Hi janin,

Can you explain how delta1 and delta2 work in 3D simulation as you showed in 2D upstairs?

Thanks!

Kind regards

Rody

## input of static anisotropy changed!

### Re: input of static anisotropy changed!

The 3D formulation is similar to the 2D, but stretches the classic cubic formula in both y and z directions.

The user specifies as before the value of delta1 and additionally the values of deltaXY and deltaXZ in the input file.

The standard cubic formulation in 3D is

a = a0 * (1-4*delta1 * ( n_x^4+n_y^4+n_z^4 -0.75)

where n is the interfacial normal vector.

This value is then multiplied by the elongation factor:

elongation_factor = 1 + n_y^2 * (deltaXY - 1) + n_z^2 * (deltaXZ - 1).

Regards,

Janin

The user specifies as before the value of delta1 and additionally the values of deltaXY and deltaXZ in the input file.

The standard cubic formulation in 3D is

a = a0 * (1-4*delta1 * ( n_x^4+n_y^4+n_z^4 -0.75)

where n is the interfacial normal vector.

This value is then multiplied by the elongation factor:

elongation_factor = 1 + n_y^2 * (deltaXY - 1) + n_z^2 * (deltaXZ - 1).

Regards,

Janin

### Re: input of static anisotropy changed!

Hi Janin,

I have some problems about standard cubic formulation and Elongation_factor in 2D.

In the standard function of Delta1, does cos(n*theta) mean n×theta or the same as described in 3D. And what does cos(theta)**2 mean？ What does "**" mean?

Kind regards

Lilly

I have some problems about standard cubic formulation and Elongation_factor in 2D.

In the standard function of Delta1, does cos(n*theta) mean n×theta or the same as described in 3D. And what does cos(theta)**2 mean？ What does "**" mean?

Kind regards

Lilly

### Re: input of static anisotropy changed!

Hi Lilly,

in the driving file we can only use ascii code. Therfore we use the star symbol instead of a dot for multiplication:

a*b means a multiplied by b.

Moreover we use two stars for exponentation:

a**b denotes raised to the power of b.

Anyway, I would recommend to have a look at the Micress manual, volume 2, section 4.8.3 on page 81.

Here you can find a table with all anisotropy equations in proper notation.

Janin

in the driving file we can only use ascii code. Therfore we use the star symbol instead of a dot for multiplication:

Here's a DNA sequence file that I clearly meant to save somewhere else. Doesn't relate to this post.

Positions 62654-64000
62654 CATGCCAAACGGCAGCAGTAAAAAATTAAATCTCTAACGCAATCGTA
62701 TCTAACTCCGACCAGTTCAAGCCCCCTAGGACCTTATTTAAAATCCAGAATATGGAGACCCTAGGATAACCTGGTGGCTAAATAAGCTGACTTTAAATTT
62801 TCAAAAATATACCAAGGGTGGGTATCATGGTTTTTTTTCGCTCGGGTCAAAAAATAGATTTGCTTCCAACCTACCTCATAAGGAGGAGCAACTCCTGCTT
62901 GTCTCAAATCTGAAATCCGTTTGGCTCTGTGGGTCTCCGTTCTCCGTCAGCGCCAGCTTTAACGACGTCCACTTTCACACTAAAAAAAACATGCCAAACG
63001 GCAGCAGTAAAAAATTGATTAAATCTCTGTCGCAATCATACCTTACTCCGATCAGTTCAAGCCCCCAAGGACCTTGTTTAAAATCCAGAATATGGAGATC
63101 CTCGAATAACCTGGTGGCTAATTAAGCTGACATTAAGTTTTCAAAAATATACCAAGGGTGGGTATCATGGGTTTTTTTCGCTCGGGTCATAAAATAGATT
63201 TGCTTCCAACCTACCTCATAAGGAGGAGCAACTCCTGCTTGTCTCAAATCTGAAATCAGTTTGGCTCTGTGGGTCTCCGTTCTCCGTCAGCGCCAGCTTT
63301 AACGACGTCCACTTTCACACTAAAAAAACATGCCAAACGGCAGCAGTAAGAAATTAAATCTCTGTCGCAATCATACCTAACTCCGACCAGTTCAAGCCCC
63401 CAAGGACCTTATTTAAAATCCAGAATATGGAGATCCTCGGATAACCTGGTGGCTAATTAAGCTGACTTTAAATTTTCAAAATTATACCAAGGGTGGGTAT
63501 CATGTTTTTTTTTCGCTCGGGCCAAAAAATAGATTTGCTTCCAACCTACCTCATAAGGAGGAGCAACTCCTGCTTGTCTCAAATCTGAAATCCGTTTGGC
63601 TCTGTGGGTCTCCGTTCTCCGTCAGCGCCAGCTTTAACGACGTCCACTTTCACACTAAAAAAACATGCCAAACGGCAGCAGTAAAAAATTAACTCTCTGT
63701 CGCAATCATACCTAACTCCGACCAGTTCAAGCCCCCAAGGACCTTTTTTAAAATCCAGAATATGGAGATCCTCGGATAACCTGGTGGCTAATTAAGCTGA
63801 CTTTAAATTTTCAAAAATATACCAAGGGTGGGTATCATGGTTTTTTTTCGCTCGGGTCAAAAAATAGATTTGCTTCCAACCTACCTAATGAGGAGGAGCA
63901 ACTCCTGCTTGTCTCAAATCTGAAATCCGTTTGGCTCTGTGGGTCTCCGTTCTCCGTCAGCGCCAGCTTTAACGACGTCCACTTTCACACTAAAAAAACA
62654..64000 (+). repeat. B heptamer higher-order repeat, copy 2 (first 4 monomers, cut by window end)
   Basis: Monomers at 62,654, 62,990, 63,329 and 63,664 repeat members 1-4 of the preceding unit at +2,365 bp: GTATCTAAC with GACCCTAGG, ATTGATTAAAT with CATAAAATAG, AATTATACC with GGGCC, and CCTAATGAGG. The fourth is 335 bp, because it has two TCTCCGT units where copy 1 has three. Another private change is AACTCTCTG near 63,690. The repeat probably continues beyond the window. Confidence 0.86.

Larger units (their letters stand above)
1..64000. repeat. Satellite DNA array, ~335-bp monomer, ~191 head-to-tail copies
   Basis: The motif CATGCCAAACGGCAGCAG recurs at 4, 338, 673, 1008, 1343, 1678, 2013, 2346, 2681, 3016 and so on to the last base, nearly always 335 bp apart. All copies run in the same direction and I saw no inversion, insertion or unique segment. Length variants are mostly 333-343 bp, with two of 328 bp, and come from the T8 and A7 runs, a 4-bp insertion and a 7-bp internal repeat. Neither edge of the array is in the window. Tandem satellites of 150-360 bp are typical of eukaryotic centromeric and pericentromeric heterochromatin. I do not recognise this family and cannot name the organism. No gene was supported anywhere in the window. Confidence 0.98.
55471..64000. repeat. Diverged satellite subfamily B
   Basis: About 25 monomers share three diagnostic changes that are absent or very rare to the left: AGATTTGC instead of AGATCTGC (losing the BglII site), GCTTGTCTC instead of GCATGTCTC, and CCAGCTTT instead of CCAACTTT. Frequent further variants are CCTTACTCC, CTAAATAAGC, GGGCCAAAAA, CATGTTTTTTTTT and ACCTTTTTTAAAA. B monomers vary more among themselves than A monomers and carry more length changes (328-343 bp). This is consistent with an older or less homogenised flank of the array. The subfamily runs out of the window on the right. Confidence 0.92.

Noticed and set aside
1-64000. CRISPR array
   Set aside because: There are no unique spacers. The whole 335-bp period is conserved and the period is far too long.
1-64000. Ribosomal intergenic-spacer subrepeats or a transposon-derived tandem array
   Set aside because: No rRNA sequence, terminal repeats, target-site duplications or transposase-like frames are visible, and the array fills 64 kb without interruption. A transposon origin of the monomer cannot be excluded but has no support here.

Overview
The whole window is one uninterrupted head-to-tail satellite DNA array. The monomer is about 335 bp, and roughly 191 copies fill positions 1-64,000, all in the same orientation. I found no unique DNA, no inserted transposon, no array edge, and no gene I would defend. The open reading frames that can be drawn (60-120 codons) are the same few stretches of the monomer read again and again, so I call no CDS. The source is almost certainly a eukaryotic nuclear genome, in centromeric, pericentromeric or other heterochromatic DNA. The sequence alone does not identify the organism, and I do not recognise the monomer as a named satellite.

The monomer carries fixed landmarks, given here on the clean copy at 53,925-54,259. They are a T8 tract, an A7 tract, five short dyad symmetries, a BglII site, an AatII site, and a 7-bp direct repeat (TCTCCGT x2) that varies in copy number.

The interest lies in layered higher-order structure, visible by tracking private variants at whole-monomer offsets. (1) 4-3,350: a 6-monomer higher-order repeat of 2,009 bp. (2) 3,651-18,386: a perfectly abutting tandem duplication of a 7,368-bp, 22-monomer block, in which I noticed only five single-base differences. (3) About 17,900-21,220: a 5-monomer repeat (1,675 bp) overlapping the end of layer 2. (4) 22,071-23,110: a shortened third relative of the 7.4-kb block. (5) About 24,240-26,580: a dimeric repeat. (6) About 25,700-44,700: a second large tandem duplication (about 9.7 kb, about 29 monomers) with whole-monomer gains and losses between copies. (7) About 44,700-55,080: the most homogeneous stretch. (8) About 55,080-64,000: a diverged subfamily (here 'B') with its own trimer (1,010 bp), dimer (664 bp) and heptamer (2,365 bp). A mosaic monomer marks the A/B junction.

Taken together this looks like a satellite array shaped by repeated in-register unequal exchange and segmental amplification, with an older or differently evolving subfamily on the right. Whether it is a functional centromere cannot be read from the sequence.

a*b means a multiplied by b.

Moreover we use two stars for exponentation:

a**b denotes raised to the power of b.

Anyway, I would recommend to have a look at the Micress manual, volume 2, section 4.8.3 on page 81.

Here you can find a table with all anisotropy equations in proper notation.

Janin

### Re: input of static anisotropy changed!

Hi janin,

Thanks very much! I want to simulate morphology of primary silicon, can I use the facet model? And Can you give me some literatures for derivation of facet model?

Thanks!

Lilly

Thanks very much! I want to simulate morphology of primary silicon, can I use the facet model? And Can you give me some literatures for derivation of facet model?

Thanks!

Lilly

### Re: input of static anisotropy changed!

Yes,

the facet model is the best choice to simulate primary silicon.

You can find the description of the input parameters in the Micress manual, volume 2, section 4.5.2, page 70

and the respective equations in section 4.8.3, pages 82/83.

Moreover, I recommed a recent paper about Micress simulations of primary silicon growth in AlSi-alloy by

K. Wang, M. Wei, L. Zhang, and Y. Du:

Morphologies of Primary Silicon in Hypereutectic Al-Si Alloys: Phase-Field Simulation Supported by Key Experiments

Metallurgical and Materials Transactions A 47A (2016)1510 DOI: 10.1007/s11661-016-3358-1

In this paper you can also find further references.

Regards,

Janin

the facet model is the best choice to simulate primary silicon.

You can find the description of the input parameters in the Micress manual, volume 2, section 4.5.2, page 70

and the respective equations in section 4.8.3, pages 82/83.

Moreover, I recommed a recent paper about Micress simulations of primary silicon growth in AlSi-alloy by

K. Wang, M. Wei, L. Zhang, and Y. Du:

Morphologies of Primary Silicon in Hypereutectic Al-Si Alloys: Phase-Field Simulation Supported by Key Experiments

Metallurgical and Materials Transactions A 47A (2016)1510 DOI: 10.1007/s11661-016-3358-1

In this paper you can also find further references.

Regards,

Janin

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